It's a chocolate factory that's expanding, going from strength to strength and like any good chocolate factory, they measure their chocolate by the kilogram.

At least 100 kilograms of chocolate slabs can fit into the premelter at Waikato Valley Chocolate's new factory in Horotiu.

The massive slabs are melted at about 40 degrees before being moulded or used to make chocolate delectables.

General Manager, Jeff Andersen says it's great to be in a brand new facility.

"We've been able to design it exactly how we wanted it. We've come from a factory where we've been for twenty-three years and it was an old dairy factory that was near its time to move out of there. It certainly served its purpose," Mr Andersen says.

The new factory was needed to meet health and safety, and storage requirements.

"We've got storage space that we didn't have before. We're really set up now to be able to increase production if we need to, and to meet the ongoing demand for chocolate products in New Zealand," Mr Andersen says.

From small beginnings, the company now makes more than 3 and half million easter eggs each year. But that's not their only speciality.

"We are known for our scorched almonds, so that's a particular skill that a lot of our employees have. It is a quite a technical skill that takes quite a long time to learn," Mr Andersen says.

And most of the staff say they're not yet sick of eating chocolate, but they're often too busy to taste test every batch.

"When we run the easter line, it's very packed, very busy, and that's how the day goes fast," says Ching Dobson, who has worked at the factory for five years.

Waikato Valley Chocolates co-founder, Mike Razey, says his marketing background helped secure several contracts for the business.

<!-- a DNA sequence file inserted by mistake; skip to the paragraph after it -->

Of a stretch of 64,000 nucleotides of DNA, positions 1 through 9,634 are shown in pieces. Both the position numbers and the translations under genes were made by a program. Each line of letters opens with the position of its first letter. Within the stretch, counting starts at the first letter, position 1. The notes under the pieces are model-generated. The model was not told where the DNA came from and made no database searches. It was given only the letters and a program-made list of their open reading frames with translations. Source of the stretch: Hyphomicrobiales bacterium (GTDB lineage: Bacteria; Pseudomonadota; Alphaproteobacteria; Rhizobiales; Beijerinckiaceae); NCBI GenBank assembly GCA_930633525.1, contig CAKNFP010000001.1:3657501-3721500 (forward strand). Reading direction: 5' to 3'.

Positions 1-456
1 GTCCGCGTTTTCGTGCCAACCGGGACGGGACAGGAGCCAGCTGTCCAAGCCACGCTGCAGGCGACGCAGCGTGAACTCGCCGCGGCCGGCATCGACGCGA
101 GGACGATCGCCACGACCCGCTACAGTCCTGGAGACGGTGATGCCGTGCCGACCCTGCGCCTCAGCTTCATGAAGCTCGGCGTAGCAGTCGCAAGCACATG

"We got involved with Disney right from day one and various license companies so we would then develop products associated with those brands. Movies would come out and we would develop products, like for the first Batman movie.

"So those things led us into expanding the confectionary market, particularly in seasonal products where you could use licensed products to draw the consumer. So we had a great tasting product and combine that with very popular license and it was a winner," Mr Razey says.

And a business relationship with The Warehouse ensures Waikato Valley Chocolates remains competitive.

"It's very difficult to build a brand when you're a local manufacturer facing multinational companies, so you're really looking to make a great quality product, get the price right and the consumer purchases. And you're basically relying on repeat purchases," Mr Razey says.

And while some chocolate factories are closing down, Waikato Valley Chocolates is looking to increase domestic production, exports into Australia, and is closely looking at a new market in China.

"The plan for this new plant was well in place prior to Cadbury Mondelez deciding they were going to shut down the Dunedin operation. We see excellent growth in New Zealand, for New Zealand made chocolate," Mr Razey says.

The new factory officially opened on Thursday.

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